1: No Poverty, 2: Zero Hunger, 3: Good Health and Well-being, 4: Quality Education, 5: Gender Equality, 6: Clean Water and Sanitation, 7: Affordable and Clean Energy, 8: Decent Work and Economic Growth, 9: Industry, Innovation and Infrastructure, 10: Reduced Inequality, 11: Sustainable Cities and Communities, 12: Responsible Consumption and Production, 13: Climate Action, 14: Life Below Water, 15: Life on Land, 16: Peace and Justice Strong Institutions, 17: Partnerships to achieve the Goal
Last year, on the last Friday in November, also known as Black Friday – a day that has its origins in 1950s America, when post-Thanksgiving shopping would turn shops’ balance sheet from red to black, meaning a return to profit – I posted a photo of myself on Instagram, holding a handmade cardboard sign with the words “Black Friday Sucks”. In the caption, I didn’t hold back: “The day when mass-consumption madness and discount hysteria takes over otherwise rational human beings, causing them to participate in a mass stampede at a shopping mall to buy a discounted TV that they don’t need!”
I sounded furious. And that sentiment resonated with many – the photo ended up making it into my Best Nine of the year, with more likes than most of my other posts. As the conscious-living movement grows and awareness of the climate crisis reaches new heights, more people are learning about, and getting frustrated by, the many mechanisms in place to make us part with our money. And there are definitely elements of Black Friday, and its online counterpart Cyber Monday, that deserve scrutiny and criticism from that point of view. The undeniable environmental impact of the shopping frenzy has come under fire for good reason. “During Black Friday and Cyber Monday, air pollution spikes, thanks to the delivery of online orders,” says Diana Verde Nieto, CEO of luxury sustainability consultancy Positive Luxury. “In 2017, it was estimated that every 93 seconds, a diesel truck left an Amazon Fulfilment Centre.”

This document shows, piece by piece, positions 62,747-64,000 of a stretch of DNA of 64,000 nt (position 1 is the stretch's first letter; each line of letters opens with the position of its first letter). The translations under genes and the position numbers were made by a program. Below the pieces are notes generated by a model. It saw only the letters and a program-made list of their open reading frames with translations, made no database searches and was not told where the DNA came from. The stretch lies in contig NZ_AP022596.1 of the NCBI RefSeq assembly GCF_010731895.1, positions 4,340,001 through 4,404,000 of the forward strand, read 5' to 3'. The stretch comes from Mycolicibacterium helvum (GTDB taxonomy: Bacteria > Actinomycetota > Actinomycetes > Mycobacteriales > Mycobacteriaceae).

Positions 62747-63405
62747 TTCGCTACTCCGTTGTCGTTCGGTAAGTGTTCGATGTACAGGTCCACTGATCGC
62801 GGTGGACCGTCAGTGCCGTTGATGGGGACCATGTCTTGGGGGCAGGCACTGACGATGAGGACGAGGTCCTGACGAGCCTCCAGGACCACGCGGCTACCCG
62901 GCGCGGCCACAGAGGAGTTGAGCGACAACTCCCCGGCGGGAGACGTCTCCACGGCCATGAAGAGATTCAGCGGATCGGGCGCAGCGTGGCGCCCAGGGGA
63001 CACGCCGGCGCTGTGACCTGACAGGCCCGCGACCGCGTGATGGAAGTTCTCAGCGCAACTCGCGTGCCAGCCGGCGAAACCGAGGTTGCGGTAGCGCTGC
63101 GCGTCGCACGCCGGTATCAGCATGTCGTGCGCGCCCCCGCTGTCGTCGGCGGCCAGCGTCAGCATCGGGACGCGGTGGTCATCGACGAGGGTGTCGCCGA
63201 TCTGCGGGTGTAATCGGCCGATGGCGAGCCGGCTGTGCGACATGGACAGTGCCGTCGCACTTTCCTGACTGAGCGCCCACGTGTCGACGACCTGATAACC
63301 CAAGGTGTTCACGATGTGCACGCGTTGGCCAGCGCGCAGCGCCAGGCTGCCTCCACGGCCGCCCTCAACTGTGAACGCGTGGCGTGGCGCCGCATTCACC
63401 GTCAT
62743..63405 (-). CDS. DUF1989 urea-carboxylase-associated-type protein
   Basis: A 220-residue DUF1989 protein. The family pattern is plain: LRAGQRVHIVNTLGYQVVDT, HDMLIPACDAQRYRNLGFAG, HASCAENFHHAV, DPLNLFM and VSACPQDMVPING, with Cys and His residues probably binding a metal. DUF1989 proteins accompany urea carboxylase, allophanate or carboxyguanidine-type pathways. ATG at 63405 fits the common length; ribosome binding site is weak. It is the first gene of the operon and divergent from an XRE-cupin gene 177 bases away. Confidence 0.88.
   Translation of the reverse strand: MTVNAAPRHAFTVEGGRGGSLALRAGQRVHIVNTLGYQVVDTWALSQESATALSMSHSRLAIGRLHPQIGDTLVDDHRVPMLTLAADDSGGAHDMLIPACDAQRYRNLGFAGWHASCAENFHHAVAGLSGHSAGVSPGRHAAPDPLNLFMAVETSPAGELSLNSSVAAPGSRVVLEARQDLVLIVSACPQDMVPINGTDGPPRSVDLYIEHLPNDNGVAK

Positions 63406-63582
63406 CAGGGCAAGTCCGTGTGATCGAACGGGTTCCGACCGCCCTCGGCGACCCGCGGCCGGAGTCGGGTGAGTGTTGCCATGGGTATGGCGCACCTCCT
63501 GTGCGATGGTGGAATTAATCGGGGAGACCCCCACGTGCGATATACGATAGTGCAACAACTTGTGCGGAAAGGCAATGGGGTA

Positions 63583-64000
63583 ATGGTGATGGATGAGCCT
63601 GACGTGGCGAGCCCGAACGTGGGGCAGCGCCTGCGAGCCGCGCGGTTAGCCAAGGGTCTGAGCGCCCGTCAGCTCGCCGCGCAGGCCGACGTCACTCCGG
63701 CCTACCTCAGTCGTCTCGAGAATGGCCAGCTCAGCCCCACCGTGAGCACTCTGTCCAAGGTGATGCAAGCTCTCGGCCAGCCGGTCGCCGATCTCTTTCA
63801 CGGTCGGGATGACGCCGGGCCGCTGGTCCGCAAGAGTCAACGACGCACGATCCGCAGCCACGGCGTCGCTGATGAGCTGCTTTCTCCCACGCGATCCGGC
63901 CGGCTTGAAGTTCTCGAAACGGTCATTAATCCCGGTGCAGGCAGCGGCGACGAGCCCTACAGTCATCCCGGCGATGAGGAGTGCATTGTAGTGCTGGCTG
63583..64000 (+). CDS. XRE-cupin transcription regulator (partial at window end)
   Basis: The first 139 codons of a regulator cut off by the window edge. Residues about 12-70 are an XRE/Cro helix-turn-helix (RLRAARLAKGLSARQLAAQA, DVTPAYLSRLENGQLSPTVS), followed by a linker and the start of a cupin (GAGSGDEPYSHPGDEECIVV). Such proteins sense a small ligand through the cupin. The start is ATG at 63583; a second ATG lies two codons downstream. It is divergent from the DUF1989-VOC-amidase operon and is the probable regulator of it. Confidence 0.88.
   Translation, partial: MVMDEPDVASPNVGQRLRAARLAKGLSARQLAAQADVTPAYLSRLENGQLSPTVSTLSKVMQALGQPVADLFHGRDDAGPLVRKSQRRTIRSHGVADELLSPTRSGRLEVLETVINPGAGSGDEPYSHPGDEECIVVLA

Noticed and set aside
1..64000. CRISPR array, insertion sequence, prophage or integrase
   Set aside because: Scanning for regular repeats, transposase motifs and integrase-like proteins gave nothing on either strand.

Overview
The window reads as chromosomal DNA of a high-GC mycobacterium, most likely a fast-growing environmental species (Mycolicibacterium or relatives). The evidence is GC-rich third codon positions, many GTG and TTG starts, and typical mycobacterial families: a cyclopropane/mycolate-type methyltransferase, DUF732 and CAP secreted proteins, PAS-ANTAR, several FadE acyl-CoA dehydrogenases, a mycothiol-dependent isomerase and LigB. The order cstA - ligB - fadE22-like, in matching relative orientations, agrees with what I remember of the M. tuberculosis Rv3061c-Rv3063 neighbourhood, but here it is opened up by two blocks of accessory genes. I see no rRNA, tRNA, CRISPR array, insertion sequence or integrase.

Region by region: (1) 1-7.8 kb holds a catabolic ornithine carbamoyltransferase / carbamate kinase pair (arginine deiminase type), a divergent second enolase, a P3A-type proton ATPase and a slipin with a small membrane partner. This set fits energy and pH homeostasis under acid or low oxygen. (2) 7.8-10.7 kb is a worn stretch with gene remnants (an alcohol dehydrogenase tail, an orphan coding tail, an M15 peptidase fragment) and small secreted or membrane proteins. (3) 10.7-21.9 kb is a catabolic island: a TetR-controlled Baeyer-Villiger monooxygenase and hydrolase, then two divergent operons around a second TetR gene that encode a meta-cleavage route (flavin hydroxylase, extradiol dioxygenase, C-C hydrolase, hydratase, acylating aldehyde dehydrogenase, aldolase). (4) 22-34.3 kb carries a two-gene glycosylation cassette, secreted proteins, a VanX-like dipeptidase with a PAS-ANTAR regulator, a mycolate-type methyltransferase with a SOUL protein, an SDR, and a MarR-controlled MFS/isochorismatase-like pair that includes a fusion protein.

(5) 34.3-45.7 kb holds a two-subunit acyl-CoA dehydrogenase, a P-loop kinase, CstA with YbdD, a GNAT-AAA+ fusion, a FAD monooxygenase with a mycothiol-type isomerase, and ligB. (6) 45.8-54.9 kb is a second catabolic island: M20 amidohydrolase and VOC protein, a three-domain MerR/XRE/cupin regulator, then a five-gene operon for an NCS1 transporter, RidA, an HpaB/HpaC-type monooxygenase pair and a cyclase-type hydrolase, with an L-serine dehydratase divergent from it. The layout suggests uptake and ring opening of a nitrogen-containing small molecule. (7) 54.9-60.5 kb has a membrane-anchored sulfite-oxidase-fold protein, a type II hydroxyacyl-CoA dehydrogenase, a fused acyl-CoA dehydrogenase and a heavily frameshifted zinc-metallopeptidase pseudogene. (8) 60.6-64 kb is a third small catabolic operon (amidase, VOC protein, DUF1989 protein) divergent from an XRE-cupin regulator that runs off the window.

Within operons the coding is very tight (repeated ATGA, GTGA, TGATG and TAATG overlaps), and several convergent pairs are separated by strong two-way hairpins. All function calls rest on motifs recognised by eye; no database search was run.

But while these issues are serious and deserve consideration, I’ve now also had more time to think about the meaning of Black Friday to marginalised people, such as low-income communities or single parents. And while pondering this, it dawned on me that my Instagram post didn’t quite align with other posts on my feed – the ones where I frequently call out the ethical fashion community for its elitism and classism.
As someone who used to struggle financially, I have often felt alienated by the high price points of sustainable fashion. As the movement expanded into the mainstream and “sustainability” became a fashion industry buzzword, I often had a feeling that I didn’t quite belong. That those minimalist dresses, curated collections and carefully sourced materials were for other people. Articles and influencer posts explaining “Why Sustainable Fashion is Expensive” did nothing to make me feel included – their way of laying out all the reasons why you should spend more on your jeans (workers’ rights, a smaller impact on our already overstretched planet, better resources) only brought on a wave of shame for not coming up with the money needed to partake in ethical fashion. Maybe I should have scrimped and saved for that pair of Fair Trade certified jeans? Skipped a couple of takeaway dinners with friends to be able to buy that organic cotton top? Should I not have done my utmost to purchase as ethically as possible, even if it meant tightening my belt even more in some areas of my life? Until I discovered second-hand fashion, I often found myself feeling torn between my very real ethics and my equally real limited funds.